A Unifying Framework for Parallel Computing

  • Victor EijkhoutEmail author
Part of the Lecture Notes in Electrical Engineering book series (LNEE, volume 247)


We propose a new theoretical model for parallelism. The model is explictly based on data and work distributions, a feature missing from other theoretical models. The major theoretic result is that data movement can then be derived by formal reasoning. While the model has an immediate interpretation in distributed memory parallelism, we show that it can also accomodate shared memory and hybrid architectures such as clusters with accelerators.The model gives rise in a natural way to objects appearing in widely different parallel programming systems such as the PETSc library or the Quark task scheduler. Thus we argue that the model offers the prospect of a high productivity programming system that can be compiled down to proven high-performance environments.


Dataflow Data distribution High performance computing Hybrid architecture Message passing Parallel programming 


  1. 1.
    Adiga AK, Browne JC (1986) A graph model for parallel computations expressed in the computation structures language. In: ICPP, pp 880–886Google Scholar
  2. 2.
    Barnes J, Hut P (1986) A hierarchical O(N log N) force-calculation algorithm. Nature 324:446–449. Google Scholar
  3. 3.
    Chan E, Quintana-Ortí ES, Quintana-Ortí G, van de Geijn R (2007) SuperMatrix out-of-order scheduling of matrix operations for SMP and multi-core architectures. In: SPAA ’07: Proceedings of the 19th ACM symposium on parallelism in algorithms and architectures, San Diego, CA, USA, pp 116–125.Google Scholar
  4. 4.
    Chapel programming language homepage.
  5. 5.
    Cray Research: Cray T3E\(^{TM}\) Fortran optimization guide.
  6. 6.
    Eijkhout V (2012) A unified approach to parallel programming. In: Ao S, Douglas C, Grundfest W, Burgstone J (eds) Lecture Notes in engineering and computer science: proceedings of the world congress on engineering and computer science 2012, WCECS 2012, 24–26 October, 2012, San Francisco, USA, pp 78–83. Newswood Limited, International Association of Engineers. ISBN (vol I): 978-988-19251-6-9, ISBN (vol II): 978-988-19252-4-4, ISSN: 2078-0958 (Print), ISSN: 2078-0966 (Online)Google Scholar
  7. 7.
    Gao G, Sterling T, Stevens R, Hereld M, Zhu W (2007) ParalleX: a study of a new parallel computation model. In: Parallel and distributed processing symposium, 2007. IPDPS 2007. IEEE International, pp 1–6. doi: 10.1109/IPDPS.2007.370484.
  8. 8.
    Greengard L, Rokhlin V (1987) A fast algorithm for particle simulations. J Comput Phys 73:325MathSciNetCrossRefzbMATHGoogle Scholar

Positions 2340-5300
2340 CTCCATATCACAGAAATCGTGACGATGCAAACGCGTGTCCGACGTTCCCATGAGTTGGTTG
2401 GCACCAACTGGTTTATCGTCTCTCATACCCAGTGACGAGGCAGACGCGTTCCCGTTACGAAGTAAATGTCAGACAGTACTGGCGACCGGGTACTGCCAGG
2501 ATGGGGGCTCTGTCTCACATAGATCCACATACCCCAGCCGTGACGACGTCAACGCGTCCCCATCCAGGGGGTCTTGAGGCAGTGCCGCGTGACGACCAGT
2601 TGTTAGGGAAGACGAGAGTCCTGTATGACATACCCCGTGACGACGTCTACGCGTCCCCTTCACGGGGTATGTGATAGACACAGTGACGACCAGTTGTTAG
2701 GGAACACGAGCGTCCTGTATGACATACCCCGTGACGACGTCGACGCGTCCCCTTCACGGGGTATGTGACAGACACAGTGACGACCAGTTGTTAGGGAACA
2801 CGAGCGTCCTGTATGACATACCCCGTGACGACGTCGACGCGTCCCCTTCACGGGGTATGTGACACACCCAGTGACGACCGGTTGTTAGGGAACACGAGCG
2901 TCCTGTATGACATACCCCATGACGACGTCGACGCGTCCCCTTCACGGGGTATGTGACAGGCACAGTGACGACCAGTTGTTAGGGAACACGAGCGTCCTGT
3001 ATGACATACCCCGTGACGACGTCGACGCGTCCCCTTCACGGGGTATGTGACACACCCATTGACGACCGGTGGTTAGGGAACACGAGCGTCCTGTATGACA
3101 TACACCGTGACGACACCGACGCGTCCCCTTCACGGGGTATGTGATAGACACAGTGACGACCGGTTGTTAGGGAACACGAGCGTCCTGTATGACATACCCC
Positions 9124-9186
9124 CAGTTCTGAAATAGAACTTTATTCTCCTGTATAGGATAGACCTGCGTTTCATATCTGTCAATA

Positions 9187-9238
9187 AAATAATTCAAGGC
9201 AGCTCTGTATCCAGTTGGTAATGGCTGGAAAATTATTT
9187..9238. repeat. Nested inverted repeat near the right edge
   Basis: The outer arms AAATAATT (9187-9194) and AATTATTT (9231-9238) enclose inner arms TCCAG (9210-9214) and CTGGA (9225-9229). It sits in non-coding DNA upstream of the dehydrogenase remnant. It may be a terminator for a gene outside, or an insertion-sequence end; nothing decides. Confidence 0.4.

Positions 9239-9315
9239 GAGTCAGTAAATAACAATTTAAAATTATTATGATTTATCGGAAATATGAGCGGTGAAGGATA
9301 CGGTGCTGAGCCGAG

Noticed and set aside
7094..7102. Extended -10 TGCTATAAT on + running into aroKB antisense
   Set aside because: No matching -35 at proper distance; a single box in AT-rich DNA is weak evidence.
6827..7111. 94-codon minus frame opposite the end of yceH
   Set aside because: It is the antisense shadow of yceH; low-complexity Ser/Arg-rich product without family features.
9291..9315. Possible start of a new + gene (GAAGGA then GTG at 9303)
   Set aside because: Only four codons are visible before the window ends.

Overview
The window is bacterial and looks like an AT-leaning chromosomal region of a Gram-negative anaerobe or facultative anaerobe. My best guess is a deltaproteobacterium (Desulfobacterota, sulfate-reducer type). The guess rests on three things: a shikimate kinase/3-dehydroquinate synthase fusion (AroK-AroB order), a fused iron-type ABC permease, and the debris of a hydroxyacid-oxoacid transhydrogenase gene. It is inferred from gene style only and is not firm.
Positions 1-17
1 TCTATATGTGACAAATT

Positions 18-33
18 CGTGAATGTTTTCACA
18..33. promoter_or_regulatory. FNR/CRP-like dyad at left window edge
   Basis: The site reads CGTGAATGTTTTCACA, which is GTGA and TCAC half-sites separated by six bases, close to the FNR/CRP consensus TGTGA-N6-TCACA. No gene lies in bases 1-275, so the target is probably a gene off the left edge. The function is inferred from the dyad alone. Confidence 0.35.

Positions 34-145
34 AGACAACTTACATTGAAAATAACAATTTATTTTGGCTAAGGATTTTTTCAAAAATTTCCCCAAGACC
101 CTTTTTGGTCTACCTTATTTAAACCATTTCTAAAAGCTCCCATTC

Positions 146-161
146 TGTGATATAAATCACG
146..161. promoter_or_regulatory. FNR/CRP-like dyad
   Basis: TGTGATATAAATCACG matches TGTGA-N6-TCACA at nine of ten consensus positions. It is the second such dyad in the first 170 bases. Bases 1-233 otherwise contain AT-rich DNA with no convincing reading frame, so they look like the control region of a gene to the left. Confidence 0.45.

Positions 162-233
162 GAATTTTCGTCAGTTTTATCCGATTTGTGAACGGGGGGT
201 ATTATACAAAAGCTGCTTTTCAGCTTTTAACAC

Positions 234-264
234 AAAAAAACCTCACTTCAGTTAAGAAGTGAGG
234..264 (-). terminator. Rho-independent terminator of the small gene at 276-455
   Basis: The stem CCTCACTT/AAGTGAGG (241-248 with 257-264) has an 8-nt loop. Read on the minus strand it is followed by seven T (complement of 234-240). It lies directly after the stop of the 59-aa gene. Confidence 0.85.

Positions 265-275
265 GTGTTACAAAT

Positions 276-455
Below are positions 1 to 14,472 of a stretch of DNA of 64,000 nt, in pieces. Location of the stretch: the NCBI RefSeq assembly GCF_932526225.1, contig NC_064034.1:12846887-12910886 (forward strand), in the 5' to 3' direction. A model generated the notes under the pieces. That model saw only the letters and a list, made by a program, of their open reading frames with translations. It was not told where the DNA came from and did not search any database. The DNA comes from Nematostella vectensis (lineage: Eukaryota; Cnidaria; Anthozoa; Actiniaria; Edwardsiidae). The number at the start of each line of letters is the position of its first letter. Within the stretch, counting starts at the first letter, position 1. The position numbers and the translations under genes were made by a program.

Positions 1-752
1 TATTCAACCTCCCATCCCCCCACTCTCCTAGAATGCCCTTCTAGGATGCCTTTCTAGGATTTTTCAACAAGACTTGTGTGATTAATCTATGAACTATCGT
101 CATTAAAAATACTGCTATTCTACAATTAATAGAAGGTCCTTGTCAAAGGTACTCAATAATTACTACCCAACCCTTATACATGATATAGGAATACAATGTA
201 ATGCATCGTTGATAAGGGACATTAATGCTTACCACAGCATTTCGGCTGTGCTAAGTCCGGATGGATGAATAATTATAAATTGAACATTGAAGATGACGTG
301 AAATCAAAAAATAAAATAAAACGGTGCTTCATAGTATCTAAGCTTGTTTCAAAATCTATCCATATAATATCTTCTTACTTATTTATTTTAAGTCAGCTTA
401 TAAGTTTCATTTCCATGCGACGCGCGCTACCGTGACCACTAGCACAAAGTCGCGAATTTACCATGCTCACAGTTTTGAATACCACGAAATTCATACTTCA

9. 9.
    Gropp W, Lusk E, Skjellum A (1994) Using MPI. The MIT Press, CambridgeGoogle Scholar
  10. 10.
    Gropp WD, Smith BF (1994) Scalable, extensible, and portable numerical libraries. In: Proceedings of the scalable parallel libraries conference, IEEE pp 87–93.Google Scholar
  11. 11.
    Heroux MA, Bartlett RA, Howle VE, Hoekstra RJ, Hu JJ, Kolda TG, Lehoucq RB, Long KR, Pawlowski RP, Phipps ET, Salinger AG, Thornquist HK, Tuminaro RS, Willenbring JM, Williams A, Stanley KS (2005) An overview of the trilinos project. ACM Trans Math Softw 31(3):397–423. Google Scholar
  12. 12.
    Kale LV, Krishnan S (1996) Charm++: Parallel programming with message-driven objects. In: Wilson GV, Lu P (eds) Parallel programming using C++, MIT Press, Cambridge, pp. 175–213Google Scholar
  13. 13.
    Karp RM, Miller RE (1966) Properties of a model for parallel computations: Determinacy, termination, queueing. SIAM J Appl Math 14:1390–1411MathSciNetCrossRefzbMATHGoogle Scholar
  14. 14.
    Katzenelson J (1989) Computational structure of the n-body problem. SIAM J Sci Stat Comput 10:787–815MathSciNetCrossRefzbMATHGoogle Scholar
  15. 15.
    Kulkarni M, Pingali K, Walter B, Ramanarayanan G, Bala K, Chew LP (2007) Optimistic parallelism requires abstractions. SIGPLAN Not. (Proceedings of PLDI) 42(6):211–222.
  16. 16.
    Lublinerman R, Chaudhuri S, Cerny P (2009) Parallel programming with object assemblies. In: International conference on object oriented programming, systems, languages and applications (OOPSLA)Google Scholar
  17. 17.
    Newton P, Browne JC (1992) The code 2.0 graphical parallel programming language. In: Proceedings of the 6th international conference on supercomputing, ICS ’92, pp 167–177. ACM, New York, NY, USA. doi:10.1145/143369.143405.
  18. 18.
    Nieplocha J, Harrison R, Littlefield R (1996) Global arrays: A nonuniform memory access programming model for high-performance computers. J Supercomput 10:197–220CrossRefGoogle Scholar
  19. 19.
    Poulson J, Marker B, Hammond JR, van de Geijn R Elemental: a new framework for distributed memory dense matrix computations. ACM Trans Math Softw SubmittedGoogle Scholar
  20. 20.
    Quintana-Ortí G, Quintana-Ortí ES, van de Geijn RA, Van Zee FG, Chan E (2009) Programming matrix algorithms-by-blocks for thread-level parallelism. ACM Trans Math Softw 36(3):14:1–14:26.
  21. 21.
    Salmon JK, Warren MS, Winckelmans GS (1986) Fast parallel tree codes for gravitational and fluid dynamical n-body problems. Int J Supercomput Appl 8:129–142CrossRefGoogle Scholar
  22. 22.
    Sussman A, Saltz J, Das R, Gupta S, Mavriplis D, Ponnusamy R (1992) Parti primitives for unstructured and block structured problemsGoogle Scholar
  23. 23.
    Valiant LG (1990) A bridging model for parallel computation. Commun ACM 33:103–111. doi: Google Scholar
  24. 24.
    YarKhan A, Kurzak J, Dongarra J (2011) QUARK users’ guide: queueing and runtime for kernels. Technical Report ICL-UT-11-02, University of Tennessee Innovative Computing LaboratoryGoogle Scholar

Copyright information

© Springer Science+Business Media Dordrecht 2014

Authors and Affiliations

  1. 1.Texas Advanced Computing Center (TACC)The University of Texas at AustinAustinUSA

Personalised recommendations